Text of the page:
The new public protector says she will leave the dispute over the state capture report prepared by h.
Johannesburg Metrobus is to present a fresh offer to the striking bus drivers' union today - signalling a possible end to the nine-day long strike which has crippled transport in the city.
The bus company made the undertaking last night at the end of their meeting with leaders of the South African Municipal Workers' Union (Samwu), a source within the union told Sowetan.
"We adjourned after they promised us an offer. But we wanted it in black and white. We are going see what it contains.
He said although an agreement had not been reached there were "positive prospects" that the strike might end.
"We can't be sure if the strike will end soon, it will all depend on what they put on the table."
Metrobus spokesman Kenneth Kutu could not be reached for comment last night.
At least 500 drivers and about 300 support staff in Johannesburg downed tools last week on Tuesday, demanding an 11percent salary increase.
The union is also against the present structure of salary increases and accuse a senior manager of using council funds to entertain law enforcement agencies during the previous strike.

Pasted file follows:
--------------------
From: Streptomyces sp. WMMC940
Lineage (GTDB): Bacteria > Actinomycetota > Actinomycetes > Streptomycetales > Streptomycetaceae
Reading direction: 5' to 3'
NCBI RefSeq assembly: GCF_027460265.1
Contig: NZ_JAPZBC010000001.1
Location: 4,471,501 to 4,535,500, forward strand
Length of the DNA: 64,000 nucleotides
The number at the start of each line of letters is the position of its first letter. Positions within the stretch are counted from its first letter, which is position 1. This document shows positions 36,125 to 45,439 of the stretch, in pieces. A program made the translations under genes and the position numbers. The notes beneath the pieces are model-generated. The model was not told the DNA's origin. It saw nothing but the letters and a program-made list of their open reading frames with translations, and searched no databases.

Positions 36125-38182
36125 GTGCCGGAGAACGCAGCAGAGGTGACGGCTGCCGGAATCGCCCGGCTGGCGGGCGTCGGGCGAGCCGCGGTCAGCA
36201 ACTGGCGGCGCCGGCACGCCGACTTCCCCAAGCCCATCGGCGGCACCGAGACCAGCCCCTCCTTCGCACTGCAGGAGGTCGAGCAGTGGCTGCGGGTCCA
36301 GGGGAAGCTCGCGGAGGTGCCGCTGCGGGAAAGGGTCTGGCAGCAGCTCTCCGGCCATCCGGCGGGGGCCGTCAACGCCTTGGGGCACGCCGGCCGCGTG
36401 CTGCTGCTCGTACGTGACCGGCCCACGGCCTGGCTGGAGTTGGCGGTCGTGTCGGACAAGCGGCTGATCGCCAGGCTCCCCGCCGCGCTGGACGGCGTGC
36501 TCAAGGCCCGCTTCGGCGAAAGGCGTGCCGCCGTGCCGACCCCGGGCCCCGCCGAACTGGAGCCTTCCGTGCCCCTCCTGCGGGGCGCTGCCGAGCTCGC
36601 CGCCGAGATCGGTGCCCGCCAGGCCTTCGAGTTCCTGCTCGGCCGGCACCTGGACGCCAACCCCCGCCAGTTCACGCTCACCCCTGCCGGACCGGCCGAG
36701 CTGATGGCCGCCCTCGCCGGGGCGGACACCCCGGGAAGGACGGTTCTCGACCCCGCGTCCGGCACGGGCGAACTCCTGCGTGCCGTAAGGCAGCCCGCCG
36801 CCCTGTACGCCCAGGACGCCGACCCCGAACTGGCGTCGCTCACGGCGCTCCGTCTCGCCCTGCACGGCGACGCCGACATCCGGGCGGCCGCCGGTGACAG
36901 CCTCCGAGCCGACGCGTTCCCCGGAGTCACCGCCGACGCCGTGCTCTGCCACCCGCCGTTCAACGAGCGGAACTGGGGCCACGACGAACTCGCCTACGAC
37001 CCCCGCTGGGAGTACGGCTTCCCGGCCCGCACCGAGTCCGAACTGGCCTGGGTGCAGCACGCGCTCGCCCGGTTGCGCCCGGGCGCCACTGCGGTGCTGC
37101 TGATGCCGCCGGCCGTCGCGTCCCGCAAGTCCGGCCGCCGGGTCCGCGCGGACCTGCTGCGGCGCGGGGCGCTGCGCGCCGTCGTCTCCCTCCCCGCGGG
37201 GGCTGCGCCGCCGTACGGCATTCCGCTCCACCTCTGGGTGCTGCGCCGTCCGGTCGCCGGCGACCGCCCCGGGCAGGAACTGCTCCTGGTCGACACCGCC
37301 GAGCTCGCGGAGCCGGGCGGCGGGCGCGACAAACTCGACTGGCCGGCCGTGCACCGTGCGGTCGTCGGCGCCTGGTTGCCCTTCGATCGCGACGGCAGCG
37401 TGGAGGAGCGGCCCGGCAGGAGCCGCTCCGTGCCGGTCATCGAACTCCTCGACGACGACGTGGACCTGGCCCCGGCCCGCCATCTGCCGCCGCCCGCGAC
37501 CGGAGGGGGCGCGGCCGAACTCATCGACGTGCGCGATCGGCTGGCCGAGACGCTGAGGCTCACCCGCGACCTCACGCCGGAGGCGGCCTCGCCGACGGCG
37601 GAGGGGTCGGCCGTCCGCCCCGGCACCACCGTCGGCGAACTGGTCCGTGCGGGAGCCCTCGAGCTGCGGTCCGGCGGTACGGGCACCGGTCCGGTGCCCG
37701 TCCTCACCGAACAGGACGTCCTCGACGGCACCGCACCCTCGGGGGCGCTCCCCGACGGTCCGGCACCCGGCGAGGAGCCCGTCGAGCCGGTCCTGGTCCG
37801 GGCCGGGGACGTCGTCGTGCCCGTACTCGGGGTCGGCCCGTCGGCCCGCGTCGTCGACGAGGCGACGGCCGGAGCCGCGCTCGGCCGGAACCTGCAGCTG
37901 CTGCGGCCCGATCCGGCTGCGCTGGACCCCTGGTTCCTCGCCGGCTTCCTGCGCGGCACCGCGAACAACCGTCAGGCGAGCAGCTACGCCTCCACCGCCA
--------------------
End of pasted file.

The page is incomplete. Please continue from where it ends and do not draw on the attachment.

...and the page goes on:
Metrobus has suspended all operations due to threats of violence or intimidation.
Samwu's 2007 strike left three drivers dead and several buses burnt.
Thousands of commuters have been left stranded and forced to find alternative transport.
"Workers will continue protesting while the talks go on," the source said.
Before the meeting, Samwu Gauteng branch secretary Dumisani Langa had threatened to call on all union members - waste collectors, emergency staff, Metro police, clerks, cashiers and plumbers to embark on a secondary strike action in solidarity with drivers.
"We are left with no other alternative but to continue intensify the strike action by bringing the whole province to it's knees," he said.
Drivers reportedly earn a monthly wage of R7021, regardless of how many years they have served the company.